The ayes have it.
That was the consensus of over 300 teenagers who yesterday unanimously agreed at a public consultation that children should not get married before the age of 18.
The University of the West Indies yesterday defended the doctor who performed the C-section which led to the death of a baby boy at the Mt Hope Maternity Hospital on Carnival Saturday. It also defended the absence of two of its consultants who are attached to the North Central Regional Health Authority (NCRHA). The defence came in the face of a barrage of media reports and public debate over whether the doctor who performed the surgery on expectant mother, Quelly Ann Cottle, was qualified to do so without help from the consultants.
The child, who was to be named Simeon, died after being cut on the head during the surgery. The NCRHA has since suspended the doctor with basic pay pending a full probe into the matter. Health Minister Fuad Khan is also now in the process of establishing an independent team to investigate the matter, having received a preliminary report from the NCRHA.
But in a statement yesterday, UWI insisted that proper operating procedures were followed and the doctor was not only properly qualified to conduct the surgery but also did not need the assistance of the consultants. UWI noted that the doctor, a specialist registrar, was an experienced surgeon who, in “the last two years alone,” has performed “over 100 successful C-sections at the Mt Hope Maternity Hospital, including those for high risk pregnancies.”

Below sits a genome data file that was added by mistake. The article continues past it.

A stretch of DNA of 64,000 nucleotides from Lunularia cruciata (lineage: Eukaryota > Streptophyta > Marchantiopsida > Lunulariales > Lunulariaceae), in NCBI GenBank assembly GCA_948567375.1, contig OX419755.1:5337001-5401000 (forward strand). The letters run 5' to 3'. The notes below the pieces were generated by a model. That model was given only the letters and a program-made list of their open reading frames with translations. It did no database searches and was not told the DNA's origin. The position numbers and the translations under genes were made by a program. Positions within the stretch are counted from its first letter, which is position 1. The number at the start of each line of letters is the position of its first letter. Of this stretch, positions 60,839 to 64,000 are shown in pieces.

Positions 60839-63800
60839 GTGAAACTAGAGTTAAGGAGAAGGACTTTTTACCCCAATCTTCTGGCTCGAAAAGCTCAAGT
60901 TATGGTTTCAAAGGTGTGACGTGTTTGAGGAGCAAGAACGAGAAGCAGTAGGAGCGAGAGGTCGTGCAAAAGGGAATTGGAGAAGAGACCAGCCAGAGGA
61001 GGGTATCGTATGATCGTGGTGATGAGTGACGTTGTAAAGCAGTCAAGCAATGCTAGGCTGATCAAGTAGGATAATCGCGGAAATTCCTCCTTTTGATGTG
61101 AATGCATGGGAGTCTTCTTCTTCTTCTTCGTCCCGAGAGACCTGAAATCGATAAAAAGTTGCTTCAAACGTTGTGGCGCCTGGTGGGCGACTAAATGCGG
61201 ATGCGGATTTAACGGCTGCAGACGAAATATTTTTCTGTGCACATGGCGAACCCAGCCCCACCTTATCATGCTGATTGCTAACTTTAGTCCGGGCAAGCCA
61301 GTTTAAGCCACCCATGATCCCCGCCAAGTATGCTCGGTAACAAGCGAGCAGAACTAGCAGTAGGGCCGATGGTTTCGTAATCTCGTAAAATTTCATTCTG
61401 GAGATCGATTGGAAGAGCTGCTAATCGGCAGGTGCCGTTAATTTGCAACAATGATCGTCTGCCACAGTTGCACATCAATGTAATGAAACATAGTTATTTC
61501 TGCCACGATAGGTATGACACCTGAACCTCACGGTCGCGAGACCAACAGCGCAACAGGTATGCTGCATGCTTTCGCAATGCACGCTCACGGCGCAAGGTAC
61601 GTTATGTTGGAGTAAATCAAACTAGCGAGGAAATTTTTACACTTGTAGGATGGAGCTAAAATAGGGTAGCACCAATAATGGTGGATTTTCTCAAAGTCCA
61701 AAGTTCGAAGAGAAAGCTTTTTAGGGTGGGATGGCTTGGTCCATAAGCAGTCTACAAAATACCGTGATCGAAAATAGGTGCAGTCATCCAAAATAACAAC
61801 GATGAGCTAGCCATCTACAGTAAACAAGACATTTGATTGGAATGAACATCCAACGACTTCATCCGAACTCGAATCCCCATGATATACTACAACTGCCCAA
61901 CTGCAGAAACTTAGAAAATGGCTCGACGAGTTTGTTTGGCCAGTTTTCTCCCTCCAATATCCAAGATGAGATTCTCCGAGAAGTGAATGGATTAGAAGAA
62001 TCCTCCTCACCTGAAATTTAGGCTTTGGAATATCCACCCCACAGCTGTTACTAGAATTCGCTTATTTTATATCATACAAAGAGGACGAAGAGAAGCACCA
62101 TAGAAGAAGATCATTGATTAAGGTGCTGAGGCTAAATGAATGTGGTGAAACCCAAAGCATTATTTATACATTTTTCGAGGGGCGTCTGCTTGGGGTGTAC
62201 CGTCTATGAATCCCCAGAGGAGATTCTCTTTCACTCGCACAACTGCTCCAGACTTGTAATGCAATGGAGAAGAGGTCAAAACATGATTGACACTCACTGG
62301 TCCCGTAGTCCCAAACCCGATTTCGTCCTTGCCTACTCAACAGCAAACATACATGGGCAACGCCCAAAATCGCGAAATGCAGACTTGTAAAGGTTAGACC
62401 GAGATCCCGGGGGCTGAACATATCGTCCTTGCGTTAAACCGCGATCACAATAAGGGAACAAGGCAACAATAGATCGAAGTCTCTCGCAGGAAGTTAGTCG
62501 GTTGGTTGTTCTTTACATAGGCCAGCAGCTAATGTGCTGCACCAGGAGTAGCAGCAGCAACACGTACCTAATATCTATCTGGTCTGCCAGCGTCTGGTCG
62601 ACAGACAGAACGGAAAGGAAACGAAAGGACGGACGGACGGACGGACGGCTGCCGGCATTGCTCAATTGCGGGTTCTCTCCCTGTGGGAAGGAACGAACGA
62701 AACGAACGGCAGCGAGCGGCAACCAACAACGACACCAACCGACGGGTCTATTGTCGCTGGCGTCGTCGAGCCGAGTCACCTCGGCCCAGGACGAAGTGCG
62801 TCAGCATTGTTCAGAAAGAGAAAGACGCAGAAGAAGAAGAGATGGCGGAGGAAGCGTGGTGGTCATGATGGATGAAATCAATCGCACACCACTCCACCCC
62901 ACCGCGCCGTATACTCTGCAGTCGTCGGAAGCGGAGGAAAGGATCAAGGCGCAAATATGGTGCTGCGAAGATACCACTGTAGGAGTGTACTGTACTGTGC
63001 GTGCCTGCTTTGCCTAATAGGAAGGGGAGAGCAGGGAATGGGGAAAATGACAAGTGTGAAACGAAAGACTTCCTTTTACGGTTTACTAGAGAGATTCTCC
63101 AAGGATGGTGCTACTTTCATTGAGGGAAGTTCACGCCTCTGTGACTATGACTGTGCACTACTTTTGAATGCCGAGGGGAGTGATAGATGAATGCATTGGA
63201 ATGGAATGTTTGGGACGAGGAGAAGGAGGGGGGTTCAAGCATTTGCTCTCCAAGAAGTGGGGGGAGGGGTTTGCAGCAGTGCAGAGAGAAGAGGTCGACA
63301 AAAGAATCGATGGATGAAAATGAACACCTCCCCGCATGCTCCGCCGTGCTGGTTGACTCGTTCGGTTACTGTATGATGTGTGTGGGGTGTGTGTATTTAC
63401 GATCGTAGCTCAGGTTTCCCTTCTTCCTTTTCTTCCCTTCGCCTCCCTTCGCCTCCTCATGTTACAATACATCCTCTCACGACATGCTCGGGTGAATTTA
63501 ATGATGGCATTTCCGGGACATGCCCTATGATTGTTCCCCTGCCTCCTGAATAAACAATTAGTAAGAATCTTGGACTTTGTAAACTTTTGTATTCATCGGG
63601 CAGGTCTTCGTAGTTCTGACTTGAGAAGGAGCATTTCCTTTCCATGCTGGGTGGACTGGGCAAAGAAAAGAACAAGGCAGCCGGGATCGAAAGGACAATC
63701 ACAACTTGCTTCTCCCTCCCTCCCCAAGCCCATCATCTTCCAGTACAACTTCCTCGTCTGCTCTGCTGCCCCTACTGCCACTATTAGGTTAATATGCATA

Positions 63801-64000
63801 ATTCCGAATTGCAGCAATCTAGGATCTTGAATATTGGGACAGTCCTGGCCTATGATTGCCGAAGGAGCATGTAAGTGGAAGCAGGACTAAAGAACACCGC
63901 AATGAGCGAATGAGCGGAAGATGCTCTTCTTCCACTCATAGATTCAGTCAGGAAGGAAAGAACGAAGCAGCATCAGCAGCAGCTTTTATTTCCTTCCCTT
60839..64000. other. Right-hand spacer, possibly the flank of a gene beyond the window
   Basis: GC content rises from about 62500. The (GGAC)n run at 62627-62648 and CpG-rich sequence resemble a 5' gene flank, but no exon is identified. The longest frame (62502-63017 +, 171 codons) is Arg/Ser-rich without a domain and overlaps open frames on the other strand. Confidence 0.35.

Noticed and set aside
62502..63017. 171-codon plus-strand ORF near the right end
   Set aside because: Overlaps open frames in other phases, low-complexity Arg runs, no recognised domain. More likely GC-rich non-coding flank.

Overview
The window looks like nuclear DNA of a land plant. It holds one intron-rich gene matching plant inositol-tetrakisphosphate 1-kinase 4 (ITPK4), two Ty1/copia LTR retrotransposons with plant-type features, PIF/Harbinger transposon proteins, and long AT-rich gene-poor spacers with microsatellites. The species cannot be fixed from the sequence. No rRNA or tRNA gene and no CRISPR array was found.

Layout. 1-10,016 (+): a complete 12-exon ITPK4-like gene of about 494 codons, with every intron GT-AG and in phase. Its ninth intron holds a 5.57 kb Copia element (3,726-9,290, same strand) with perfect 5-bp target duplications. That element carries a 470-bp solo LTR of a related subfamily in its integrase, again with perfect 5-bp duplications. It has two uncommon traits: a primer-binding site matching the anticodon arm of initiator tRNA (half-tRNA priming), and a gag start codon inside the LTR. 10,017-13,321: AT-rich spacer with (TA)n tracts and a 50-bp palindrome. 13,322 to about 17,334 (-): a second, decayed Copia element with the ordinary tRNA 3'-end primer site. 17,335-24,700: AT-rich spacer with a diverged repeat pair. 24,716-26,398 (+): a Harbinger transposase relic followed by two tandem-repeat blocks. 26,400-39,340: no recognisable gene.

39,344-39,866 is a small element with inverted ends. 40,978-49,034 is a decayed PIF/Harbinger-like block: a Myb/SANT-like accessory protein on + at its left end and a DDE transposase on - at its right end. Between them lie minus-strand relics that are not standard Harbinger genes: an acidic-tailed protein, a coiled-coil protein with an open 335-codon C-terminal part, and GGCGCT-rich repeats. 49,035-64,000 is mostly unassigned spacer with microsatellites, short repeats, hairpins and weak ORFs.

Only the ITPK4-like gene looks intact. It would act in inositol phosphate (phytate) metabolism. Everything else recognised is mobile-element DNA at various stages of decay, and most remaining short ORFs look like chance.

Seeking to clarify working protocol, UWI said “standard practice under the Trinidad and Tobago health care system does not require an on-call consultant to be present at the time of a C-section being conducted, unless there is a special need to do so,” adding that with the operating specialist registrar’s experience “the UWI consultant who was on call, and was accessible, was not requested to be in attendance.”
Apart from noting that the on-call consultant was available but was not requested to be in attendance for the surgery, UWI said the other consultant was on pre-approved leave which the NCRHA was aware of. UWI, however, said it was saddened by the child’s death and offered condolences to the family.
Dr Petronella Manning-Alleyne, who worked for 26 years in public service and was, at the time of her formal retirement in 2008, the country’s only neo-natologist—a paediatric specialist trained to handle the most complex and high risk situations involving newborns—said she had never confronted anything of this nature. She said yesterday: “I cannot comprehend this. There is always a risk that the baby could get cut but it’s not common and there is no way I have seen something like this.”
However, Dr David Bratt, paeditrician and T&T Guardian columnist, saw the incident as a reflection of the country’s high infant mortality rate which, he said, currently stood at 25.74 deaths per 1,000. “It has gotten worse in the last ten years,” he said, adding that no explanation has been offered because “no one wants to take responsibility.” Asked about increased infant mortality rates yesterday, Khan explained that numbers may be inflated because of how “the counting takes place.”
“We include still births and babies from 24-26 weeks who we try to save,” he said. Khan said he asked the question of Unicef and learned that in other countries, baby deaths were only counted in infants over 36 weeks gestation and did not include still births. He conceded, however, that “even one death is too much” and rather than set a target for improving neo-natal fatality rates, his ministry’s aim was “to go for zero.”